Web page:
Like I say: I have smart students.
Now, Professor Kinsella is writing this before the final class of the term, which was on Friday. At that one, we will almost certainly discuss the big news of the week – which, as the civilized world knows, was Justin Trudeau’s corrupt, cowardly, craven decision to expel Jody Wilson-Raybould and Jane Philpott from the Liberal caucus. Because, you know, they objected when Trudeau and his senior staff tried to interfere in a criminal case to help out a donor.
Still in Trudeau’s caucus, however, is Kent Hehr – the Calgary Liberal MP who was found guilty of sexually harassing women. I don’t know if one of my students will raise that unequal application of justice, but I wouldn’t be surprised. It’s an interesting legal distinction, after all: two women who gave up everything to uphold the Rule of Law, and who were defamed, demeaned and destroyed for their efforts.
And, a man who sexually harassed two other women, kept in the family. Kept as a Liberal candidate.
“Not the actions of a feminist,” one of my students might say. And they’d be right, of course.
Also newsworthy, at that final class of Law 599: Gerald Butts’ saturnalian decision to submit text messages and emails and notes to the aforementioned clown show.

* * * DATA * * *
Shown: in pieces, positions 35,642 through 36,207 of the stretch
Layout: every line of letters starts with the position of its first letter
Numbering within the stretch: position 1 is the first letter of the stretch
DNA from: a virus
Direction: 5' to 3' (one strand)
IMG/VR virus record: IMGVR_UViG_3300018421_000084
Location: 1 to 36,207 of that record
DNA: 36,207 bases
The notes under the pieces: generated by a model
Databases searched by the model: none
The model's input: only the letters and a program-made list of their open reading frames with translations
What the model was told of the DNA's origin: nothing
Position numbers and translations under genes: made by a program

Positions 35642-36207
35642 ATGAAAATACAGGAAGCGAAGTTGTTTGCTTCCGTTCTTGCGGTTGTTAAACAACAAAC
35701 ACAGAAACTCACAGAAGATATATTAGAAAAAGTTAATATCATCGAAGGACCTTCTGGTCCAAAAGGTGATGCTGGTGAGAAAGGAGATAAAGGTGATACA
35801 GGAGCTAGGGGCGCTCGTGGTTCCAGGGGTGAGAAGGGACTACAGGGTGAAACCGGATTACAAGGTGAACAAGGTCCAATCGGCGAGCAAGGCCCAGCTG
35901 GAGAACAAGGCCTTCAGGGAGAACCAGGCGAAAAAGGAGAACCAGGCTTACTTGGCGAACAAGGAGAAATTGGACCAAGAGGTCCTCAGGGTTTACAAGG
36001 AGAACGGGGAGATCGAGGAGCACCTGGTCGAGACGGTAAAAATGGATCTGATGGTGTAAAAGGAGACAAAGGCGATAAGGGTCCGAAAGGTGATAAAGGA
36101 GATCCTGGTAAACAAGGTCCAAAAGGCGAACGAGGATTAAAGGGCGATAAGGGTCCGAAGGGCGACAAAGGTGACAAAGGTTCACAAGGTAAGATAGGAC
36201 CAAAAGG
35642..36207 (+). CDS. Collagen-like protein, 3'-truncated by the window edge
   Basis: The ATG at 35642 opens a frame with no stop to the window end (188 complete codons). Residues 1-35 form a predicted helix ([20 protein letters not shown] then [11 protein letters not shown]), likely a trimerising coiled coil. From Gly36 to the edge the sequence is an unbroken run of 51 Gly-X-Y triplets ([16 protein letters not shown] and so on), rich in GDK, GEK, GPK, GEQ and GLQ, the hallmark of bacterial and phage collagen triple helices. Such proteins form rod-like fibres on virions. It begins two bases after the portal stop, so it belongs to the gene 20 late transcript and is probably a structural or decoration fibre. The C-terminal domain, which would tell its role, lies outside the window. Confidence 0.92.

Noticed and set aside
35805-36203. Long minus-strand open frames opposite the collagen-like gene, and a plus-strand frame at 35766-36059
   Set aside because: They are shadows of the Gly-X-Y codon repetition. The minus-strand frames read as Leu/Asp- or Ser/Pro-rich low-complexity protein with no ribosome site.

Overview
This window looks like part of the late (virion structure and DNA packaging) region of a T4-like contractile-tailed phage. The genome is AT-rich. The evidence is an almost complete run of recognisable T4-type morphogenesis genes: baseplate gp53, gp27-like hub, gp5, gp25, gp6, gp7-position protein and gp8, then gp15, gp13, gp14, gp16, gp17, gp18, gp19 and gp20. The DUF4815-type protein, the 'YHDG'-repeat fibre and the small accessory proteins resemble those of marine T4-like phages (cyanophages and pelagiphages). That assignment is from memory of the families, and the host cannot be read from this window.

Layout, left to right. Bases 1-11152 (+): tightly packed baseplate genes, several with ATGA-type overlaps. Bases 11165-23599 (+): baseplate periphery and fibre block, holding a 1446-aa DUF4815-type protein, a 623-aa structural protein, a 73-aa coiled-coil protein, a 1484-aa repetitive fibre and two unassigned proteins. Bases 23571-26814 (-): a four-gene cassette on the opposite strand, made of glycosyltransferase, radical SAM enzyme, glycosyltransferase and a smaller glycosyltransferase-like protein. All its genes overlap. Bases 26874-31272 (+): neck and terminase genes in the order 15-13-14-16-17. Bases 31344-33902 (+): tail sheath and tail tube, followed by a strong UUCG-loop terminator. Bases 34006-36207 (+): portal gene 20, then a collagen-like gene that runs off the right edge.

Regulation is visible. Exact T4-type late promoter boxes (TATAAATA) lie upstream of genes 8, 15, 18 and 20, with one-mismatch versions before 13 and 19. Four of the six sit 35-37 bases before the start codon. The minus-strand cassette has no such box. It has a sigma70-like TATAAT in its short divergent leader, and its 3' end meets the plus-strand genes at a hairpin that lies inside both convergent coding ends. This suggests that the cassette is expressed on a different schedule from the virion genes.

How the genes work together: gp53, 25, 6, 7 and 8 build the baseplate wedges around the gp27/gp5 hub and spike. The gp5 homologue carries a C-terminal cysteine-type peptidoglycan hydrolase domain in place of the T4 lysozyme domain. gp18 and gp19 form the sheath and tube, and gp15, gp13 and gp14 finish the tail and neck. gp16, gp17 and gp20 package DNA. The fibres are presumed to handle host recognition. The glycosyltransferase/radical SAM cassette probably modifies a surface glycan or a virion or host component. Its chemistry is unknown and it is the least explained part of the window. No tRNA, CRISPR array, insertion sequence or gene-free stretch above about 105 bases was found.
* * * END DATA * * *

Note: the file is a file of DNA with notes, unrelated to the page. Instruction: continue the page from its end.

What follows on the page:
A January conversation between Trudeau and Wilson-Raybould, provided by Butts as a verbatim transcript, stood out.
Wilson-Raybould: “I love being Minister of Justice and Attorney General. I’m not going to lie. Indigenous Services is not my dream job. I’m not going to lie about that.”
Trudeau: “I know it is not your dream job, but it is core to this government, to maintain a legacy. And, to be crass about it, our political legacy.”
Wilson-Raybould: “I feel I’m being shifted out of Justice for other reasons.”
Trudeau: “We would not be doing this if it weren’t for Scott [Brison]’s decision.”
Wilson-Raybould: “I don’t agree. This is not how we change peoples lives.”
Trudeau: “After an election, everything is fresh again.”
Now, my students, who are exceptionally bright, will likely know that Gerald Butts and Justin Trudeau made three critical errors in submitting that transcript.
One, it’s a transcript. Unless Gerald Butts has enhanced shorthand skills no one knew about, it is highly likely that someone taped that conversation. Which, as any sharp-eyed law student will know, is the very pretext Trudeau used to expel Wilson-Raybould from the Liberal caucus: a secret taping.
Two, Wilson-Raybould was not aware Butts was listening in. That’s not breaking a law, per se, but it’s certainly not ethical sunny ways, either.
Thirdly – and most ominously, because my students all know who Marie Heinen is – Gerald Butts submitted many notes. When, in the pre-trial manoeuvrings in the trial Heinen’s client, Vice-Admiral Mark Norman, PMO and PCO solemnly swore that those sorts of notes simply don’t exist. Uh-oh.
If Messrs. Trudeau and Butts don’t think Canada’s best criminal lawyer didn’t spot that error, they’re dumber than dirt found at an SNC-Lavalin job site. She did. And she will be cross-examining them about it starting in August, mere weeks before the election is scheduled to kick off.
There’s a lot more of that sort of thing, but you get the point. In the final minutes of my final lecture, I therefore intend to tell my amazing students this: “In your future legal practice, remember what Justin Trudeau’s party did in LavScam in the year 2019,” I’ll say. “And, if you want to win, always just do this: